Jason Vance’s Sounds, Stories & Suppers of Appalachia
A selection of the songs, recipes, stories are included here, along with a fun lesson in playing the spoons so that you can take yourself and your guests on this immersive cultural journey tonight!
The amazing art in the header was created by the one and only Andrew Benincasa.
We were also educated. Jason provided a brief history of how misconceptions and divisions arose, a classic divide-and-conquer in our own backyard that has devastating repercussions even today.
“When you grow up in Appalachia, long, long, long ago, at the Southern aristocratic urgings, Southern poor whites and mountain whites became “white” in this ;divide and conquer strategy.’ And then you become white.So then, the force is you have your own culture that is pure and beautiful as it is, but your culture is a lesser version of this culture that is ‘uber’ white and this forced assimilation is always present.” – Jason Vance
It’s your lucky day: a two-for-one special for this Cultures Capsule!
This first, free Spotify playlist captures the essence of that cold night in March. It includes some of the songs he played that night, plus some extra songs to continue the grooves. He chose to end the evening in the same way the Vance Family reunions do: with all attendees in a circle, singing lively versions of “Amazing Grace” and “Will the Circle be Unbroken.” Not included are some very moving original songs that you will have to experience the next time we host this show.
Following “Will the Circle be Unbroken” are some songs he recommended to keep the vibe going for your recreation of this experience. Generally, he also recommends these albums for further listening pleasure: Genuine Negro Jig and Leaving Eden, and Dona got a Ramblin’ Mind, all by the Carolina Chocolate Drops; The Cold Mountain Soundtrack; and O.C.M.S. by Old Crow Medicine Show.
Next up is the playlist Jason provided to accompany the cooking for our recipe testing cooking. I hadn’t had these dishes before, never mind tasted his family’s versions, so he and I, and some lucky friends of his got to enjoy the fruits of our delicious testing, with this playlist on, helping to give the flavor of Appalachia all the while, of course.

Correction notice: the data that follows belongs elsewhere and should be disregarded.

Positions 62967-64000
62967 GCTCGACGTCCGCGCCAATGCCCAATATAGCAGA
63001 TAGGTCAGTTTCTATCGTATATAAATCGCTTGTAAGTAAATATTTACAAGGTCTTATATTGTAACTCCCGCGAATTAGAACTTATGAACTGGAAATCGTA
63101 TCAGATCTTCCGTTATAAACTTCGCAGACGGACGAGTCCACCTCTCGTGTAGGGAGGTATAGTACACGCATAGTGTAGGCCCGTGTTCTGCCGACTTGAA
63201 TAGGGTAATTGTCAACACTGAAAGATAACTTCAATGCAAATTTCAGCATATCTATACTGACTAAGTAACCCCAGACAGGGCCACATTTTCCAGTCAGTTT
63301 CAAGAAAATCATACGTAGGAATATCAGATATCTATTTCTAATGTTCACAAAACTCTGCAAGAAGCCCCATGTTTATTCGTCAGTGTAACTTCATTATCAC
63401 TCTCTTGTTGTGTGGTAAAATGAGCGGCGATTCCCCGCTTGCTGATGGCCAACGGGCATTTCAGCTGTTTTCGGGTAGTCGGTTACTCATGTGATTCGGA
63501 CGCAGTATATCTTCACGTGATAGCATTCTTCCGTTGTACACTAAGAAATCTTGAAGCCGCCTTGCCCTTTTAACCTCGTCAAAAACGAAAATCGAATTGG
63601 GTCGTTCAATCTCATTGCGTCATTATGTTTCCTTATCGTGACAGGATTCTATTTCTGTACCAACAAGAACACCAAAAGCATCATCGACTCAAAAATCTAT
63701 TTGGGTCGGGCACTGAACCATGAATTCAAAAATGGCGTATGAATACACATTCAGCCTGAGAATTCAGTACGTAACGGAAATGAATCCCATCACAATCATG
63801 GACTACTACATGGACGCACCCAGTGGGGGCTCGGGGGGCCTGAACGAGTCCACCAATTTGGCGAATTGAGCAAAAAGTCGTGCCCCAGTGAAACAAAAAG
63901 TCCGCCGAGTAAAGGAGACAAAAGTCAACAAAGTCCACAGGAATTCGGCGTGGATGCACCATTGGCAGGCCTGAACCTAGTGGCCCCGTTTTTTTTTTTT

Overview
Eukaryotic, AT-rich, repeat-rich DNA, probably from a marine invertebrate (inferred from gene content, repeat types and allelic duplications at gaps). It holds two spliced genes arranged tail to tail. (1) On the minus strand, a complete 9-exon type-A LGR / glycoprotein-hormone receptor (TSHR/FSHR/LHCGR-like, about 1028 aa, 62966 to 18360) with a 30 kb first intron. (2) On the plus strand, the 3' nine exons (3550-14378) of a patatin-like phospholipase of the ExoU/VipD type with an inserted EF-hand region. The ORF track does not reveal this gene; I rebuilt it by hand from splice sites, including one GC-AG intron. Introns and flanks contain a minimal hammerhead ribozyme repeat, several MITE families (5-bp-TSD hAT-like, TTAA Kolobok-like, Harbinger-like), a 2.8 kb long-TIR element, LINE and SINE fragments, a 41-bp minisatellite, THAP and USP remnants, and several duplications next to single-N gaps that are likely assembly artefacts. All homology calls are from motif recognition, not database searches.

“Will the circle be unbroken
By and by, lord, by and by
There’s a better home a-waiting
In the sky, lord, in the sky.*”
- Appetizers: Cheeseball, Salami & Crackers, and Ma-Maw’s punch
- Entrees: Potato Soup, Cornbread Salad
- Desserts: Banana Pudding, Dirt Pudding
No gathering of Jason’s family is complete without a cheesball
- 2 packs of 8 oz cream cheese
- 1/4 cup creamy Italian dressing
- 1/2 cup chopped pecans
- 2 boxes crackers, to serve
- 1-2 dried sausage varieties, sliced
- Soften cheese. Mix with dressing and return to fridge to harden.
- Shape into “ball” (or 1/2 a sphere on a plate) and roll in the chopped pecans to coat the ball.
- Return to fridge until ready to serve, alongside crackers and salami.
Dale Vance’s Potato Soup
Dale Vance’s Potato Soup
- 9 cups russet potatoes, peeled* & diced (~4 lbs potatoes)
- 3 cups diced yellow onion (~1 large one)
- water, to cover (~8 cups)
- 2 tsp salt
- ground pepper, to taste
- 1 12 oz can evaporated milk
- 1 stick of butter
- optional: celery, or cream of celery soup
- 2, 12 oz packages of bacon (traditionally it was Bacon Bits, but we cooked/crumbled our own for the recipe testings and event)
- 18 oz grated cheddar cheese
- 1 1 lb box Saltine crackers**
- Cook bacon until crispy and allow to cool on a paper towel.
- Wash, peel and dice vegetables.
- Toss into a large pot and just barely cover with water. Put temp to high, add salt and a bit of pepper and cook until potatoes are cooked thru (potatoes easily prick with a fork; ~15 minutes), being careful to stir often so that potatoes don’t stick to the bottom. Reduce heat slightly if it begins boiling over.
- Meanwhile, crumble or chop the cooled bacon, and grate the cheddar (if necessary), putting each in separate serving bowls and keep aside.
- Once potatoes are fully cooked, reduce heat to medium and add condensed milk and butter, and continue to cook, stirring frequently to combine, being careful that it doesn’t boil over. Taste for salt and adjust accordingly.
- Serve with Saltines, bits of bacon and grated cheddar cheese, and imagine yourself on a rocking chair.
Here’s a video of the potato soup as it’s being made, and you can hear not only the food cooking but the music that helped it along, from the second playlist here. If only you could smell it, too. So simple, and so delicious.
Banana Pudding is yet another staple of Vance family gatherings. Here, we’ll treat you to a sneak peak of the recipe straight from the Vance family book of recipes!
Fun fact: when testing recipes, we happened to eat this still warm, and Jason’s mind was a bit blown. He’d only ever eaten it cold! He hadn’t said as much so I had just left it on the counter while we all ate our cornbread salad. I’ve now had both ways, and both are great, but Jason is likely to want to eat his warm from now on (and I wouldn’t disagree).
One final note on the Banana Pudding: the recipe in the Vance Cookbook calls for making a meringue to top it with, but per Jason’s memory and taste, he requested canned whipped cream, so you may want to grab some of that.
Learn to Play the Spoons!
Grab your wooden spoons if ya got ’em! Otherwise, get two matching metal spoons (preferably with wider ends on the handle side), which will help you control them.
And if you tried this one at home, we want to hear about it! If you listened to the music provided, tasted the food, learned a bit about life on Bradshaw Mountain, tell us what you think! And please tag us at #culturescapsules and @culturescapsules so that Jason, and the rest of us can see and get inspired ourselves!